As an added bonus you will receive Grant’s eBook “Start Sketching and Drawing Now” as well as his one hour “Drawing Workshop” DVD. This is important because pen and ink work starts with a pencil drawing as the foundation.
Grant Fuller (bio)
- Start Sketching and Drawing Now by Grant Fuller (eBook) Retail: $22.99
- Grant Fuller’s Drawing Workshop: Essential Techniques by Grant Fuller (video download) Retail: $19.99
- PDF handouts created by Grant Fuller available to students only
What You’ll Learn:
- Beginning drawing techniques for using different pens and inks
- Tips for selecting the correct art supplies for your style of art
- How to advance your pen and ink art through weekly demonstrations
Who Should Take This Course:
- Beginning artists who want to learn how to work with the permanent medium of ink
- Experienced artists looking to include more pen work in their art
- Anyone looking for pen and ink drawing lessons from an expert instructor
Art Supplies You’ll Need:
- Pens. (the ideal pen for artwork is one that is light fast and waterproof if you do not want smudging or fading)
- Nylon tip such as Sharpee or Pentel may not be light fast but they are usually waterproof.
- Nylon (or synthetic) tip which use a pigment rather than a dye and are light fast, waterproof on paper and can be left uncapped longer than most.
- Technical Pens such as Rapidograph by Ko-I-Noor or Mars Matic by Staedtler use ink which you load yourself. The best flowing inks are ones recommended and sold by the manufacturers.
- Rolling Ballpoint pens which are made by many including BIC, Pentel, Uni-ball etc. These may not be light fast but usually are water resistant enough to avoid smudging by your drawing hand.
- Dip pens. Available at major art supply dealers and have some advantages. Even though they constantly require reloading, the width of line can vary much more than the types of pens discussed so far. They are very inexpensive and can use heavier inks that would normally clog a technical pen. They also have a wide variety of nib shapes including calligraphy styles.It is worth experimenting with different ones until you find a preference. For these demonstrations I used a set of 4 Staedtler pens with light fast pigment. The size range is .01, .03, .05. and .07.I also used a .07 roller ball which bleeds into the paper slightly to create a wider line than the pigment ink. For the large black areas I used a Sharpee type of broad stroke marker.Other options would be India ink and a fine synthetic brush. Feather quills and home made nibs can give you a unique result but if you are just beginning, keep it simple for now.
- Paper. Good quality cartridge paper, acid free card or cover stock, and illustration board are all good surfaces to try. I used cover stock for three of these assignments and illustration board for the other.If you are planning to do commercial art or comic art you may want to get some good drafting velum and rig up a light box for tracing. For the assignments here I did the pencil work on the same paper and then erased it after the ink was done.
- Pencils and Erasers. I used a mechanical pencil with a B lead. You can use your preferred type of pencil but keep in mind you will need to erase it later unless you use the tracing technique. I recommend a kneaded eraser or one which does not damage the paper.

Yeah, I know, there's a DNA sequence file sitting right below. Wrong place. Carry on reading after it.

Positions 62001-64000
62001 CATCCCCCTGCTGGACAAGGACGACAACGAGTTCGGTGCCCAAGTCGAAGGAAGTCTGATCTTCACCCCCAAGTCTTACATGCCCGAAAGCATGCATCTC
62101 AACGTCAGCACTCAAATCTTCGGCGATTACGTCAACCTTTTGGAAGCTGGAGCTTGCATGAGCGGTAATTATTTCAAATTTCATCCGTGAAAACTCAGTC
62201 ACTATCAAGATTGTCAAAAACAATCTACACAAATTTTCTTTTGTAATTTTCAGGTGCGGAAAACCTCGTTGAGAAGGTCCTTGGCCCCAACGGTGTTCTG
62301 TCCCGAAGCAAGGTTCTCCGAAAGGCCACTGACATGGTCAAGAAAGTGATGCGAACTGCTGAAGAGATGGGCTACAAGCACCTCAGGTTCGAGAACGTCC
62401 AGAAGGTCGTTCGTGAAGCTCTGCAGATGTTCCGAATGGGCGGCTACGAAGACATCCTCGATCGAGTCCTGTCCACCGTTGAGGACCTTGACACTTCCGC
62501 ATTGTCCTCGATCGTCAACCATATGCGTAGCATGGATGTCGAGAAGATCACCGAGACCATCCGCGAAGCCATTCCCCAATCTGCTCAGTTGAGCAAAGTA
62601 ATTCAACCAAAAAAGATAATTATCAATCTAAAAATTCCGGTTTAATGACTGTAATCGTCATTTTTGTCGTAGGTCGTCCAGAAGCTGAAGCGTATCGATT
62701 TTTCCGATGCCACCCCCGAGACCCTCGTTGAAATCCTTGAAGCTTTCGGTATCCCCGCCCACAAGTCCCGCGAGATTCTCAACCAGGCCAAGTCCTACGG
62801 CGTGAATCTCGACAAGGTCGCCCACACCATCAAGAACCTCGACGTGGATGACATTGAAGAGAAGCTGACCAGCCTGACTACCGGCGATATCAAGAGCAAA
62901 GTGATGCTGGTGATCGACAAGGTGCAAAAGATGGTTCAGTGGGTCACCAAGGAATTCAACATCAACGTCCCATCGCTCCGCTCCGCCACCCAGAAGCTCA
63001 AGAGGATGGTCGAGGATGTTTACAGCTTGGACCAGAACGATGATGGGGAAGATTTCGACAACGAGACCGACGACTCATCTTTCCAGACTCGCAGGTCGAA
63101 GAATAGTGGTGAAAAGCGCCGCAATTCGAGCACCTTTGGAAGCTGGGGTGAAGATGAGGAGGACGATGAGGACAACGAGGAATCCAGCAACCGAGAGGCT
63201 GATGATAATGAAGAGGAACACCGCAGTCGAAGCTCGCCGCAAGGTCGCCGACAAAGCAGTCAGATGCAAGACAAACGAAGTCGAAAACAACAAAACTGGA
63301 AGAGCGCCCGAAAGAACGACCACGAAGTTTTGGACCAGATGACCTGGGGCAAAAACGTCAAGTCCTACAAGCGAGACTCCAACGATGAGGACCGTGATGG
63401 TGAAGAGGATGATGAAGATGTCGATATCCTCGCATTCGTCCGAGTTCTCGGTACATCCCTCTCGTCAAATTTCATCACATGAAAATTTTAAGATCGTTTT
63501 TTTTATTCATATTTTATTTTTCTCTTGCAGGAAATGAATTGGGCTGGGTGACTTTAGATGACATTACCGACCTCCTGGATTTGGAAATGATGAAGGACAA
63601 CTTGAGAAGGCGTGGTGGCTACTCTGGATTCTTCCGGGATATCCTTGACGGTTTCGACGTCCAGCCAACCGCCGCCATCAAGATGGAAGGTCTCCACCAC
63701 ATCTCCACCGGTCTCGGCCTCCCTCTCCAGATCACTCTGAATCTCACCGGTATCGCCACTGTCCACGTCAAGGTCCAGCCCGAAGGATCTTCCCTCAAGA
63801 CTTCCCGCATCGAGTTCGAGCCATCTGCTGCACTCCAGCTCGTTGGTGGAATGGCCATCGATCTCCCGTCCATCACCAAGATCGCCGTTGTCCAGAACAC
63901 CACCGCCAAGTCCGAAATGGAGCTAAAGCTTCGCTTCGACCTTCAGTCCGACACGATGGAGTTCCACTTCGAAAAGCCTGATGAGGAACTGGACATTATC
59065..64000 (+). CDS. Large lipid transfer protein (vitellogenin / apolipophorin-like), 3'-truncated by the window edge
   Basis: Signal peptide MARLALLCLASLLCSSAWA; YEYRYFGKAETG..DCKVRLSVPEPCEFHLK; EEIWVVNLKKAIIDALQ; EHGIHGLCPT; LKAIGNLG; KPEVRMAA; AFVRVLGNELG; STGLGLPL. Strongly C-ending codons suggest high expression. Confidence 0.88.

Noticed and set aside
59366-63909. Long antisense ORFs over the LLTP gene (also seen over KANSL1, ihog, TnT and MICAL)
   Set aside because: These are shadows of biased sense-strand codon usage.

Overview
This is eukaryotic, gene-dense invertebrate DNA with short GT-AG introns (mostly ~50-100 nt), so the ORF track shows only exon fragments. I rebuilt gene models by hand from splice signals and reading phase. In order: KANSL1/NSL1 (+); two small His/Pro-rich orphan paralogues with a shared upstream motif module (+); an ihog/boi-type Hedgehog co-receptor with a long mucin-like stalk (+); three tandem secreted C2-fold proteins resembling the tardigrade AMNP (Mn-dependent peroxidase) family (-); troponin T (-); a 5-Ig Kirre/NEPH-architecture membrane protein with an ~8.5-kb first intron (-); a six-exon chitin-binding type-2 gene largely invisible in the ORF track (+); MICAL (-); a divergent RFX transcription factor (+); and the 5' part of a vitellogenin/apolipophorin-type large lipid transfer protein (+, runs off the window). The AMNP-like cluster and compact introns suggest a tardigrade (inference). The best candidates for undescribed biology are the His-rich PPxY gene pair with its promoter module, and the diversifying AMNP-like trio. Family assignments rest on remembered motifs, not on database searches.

- Tracing. If you want to trace your pencil work instead of working directly over it, you can buy a light box or improvise one yourself. A piece of glass (taped around the edges and corners) raised by a few books, high enough to slide a lamp or LED light under. Or tape to a window if you have a bright simple view.
Lesson One: Getting Started
- Read pages 93 and 94 of “Start
Sketching and Drawing Now!”
- Read Assignment 1 PDF handout
- MATERIALS: For this intro try your various pens
and papers to learn what you like.
- Starting with a simple shapes, explore the process of
making your plan with the pencil and then using the pens
of your choice to see which ones work best for you. I
used the nylon tip permanent pens for this but it is important
that you explore a few in order to get comfortable.Hatching and cross-hatching. In order to fake half tones
in ink, we need to find ways to mix solid black and
white patterns to create the illusion of different degrees
of shadow. A hatch is just a series of short straight lines.
They can be closer together to make a darker tone. You
can alternate the angle of two layers of hatching to get the
- Complete drawing exercises included in the Assignment 1 handout
Lesson 2: Getting Serious
- Read pages 22 and 23 of “Start Sketching and
- Read Assignment 2 PDF handout
- MATERIALS- Pens: nylon tip 01, .03, .07. Paper: Acid
free cover. This is what I used but continue to explore.
- Complete the tracing demonstrations included in the Assignment 2 PDF created by Grant Fuller
Lesson 3: Still Life Set Up
- Watch the provided video
- Read Assignment 3 PDF handout
- MATERIALS – Pens: Nylon tip .01, .03, .05, .07, roller ball for bolder lines.
You could even choose a brush with India ink or felt marker for large areas.
Paper: Cold press (medium textured surface) Illustration Board
- Complete the still life drawing demonstration included in the Assignment 3 handout
Lesson 4: Drawing People
- Assignment 4 handout
- MATERIALS – Pens: nylon tips .01, .03. Sharpee type pointed marker
for the hair. Also some white designer color or Chinese white watercolor
for touch up and drawing back into the hair.
Paper: Acid free cover stock.
- Complete the portrait drawing exercises included in the Assignment 4 handout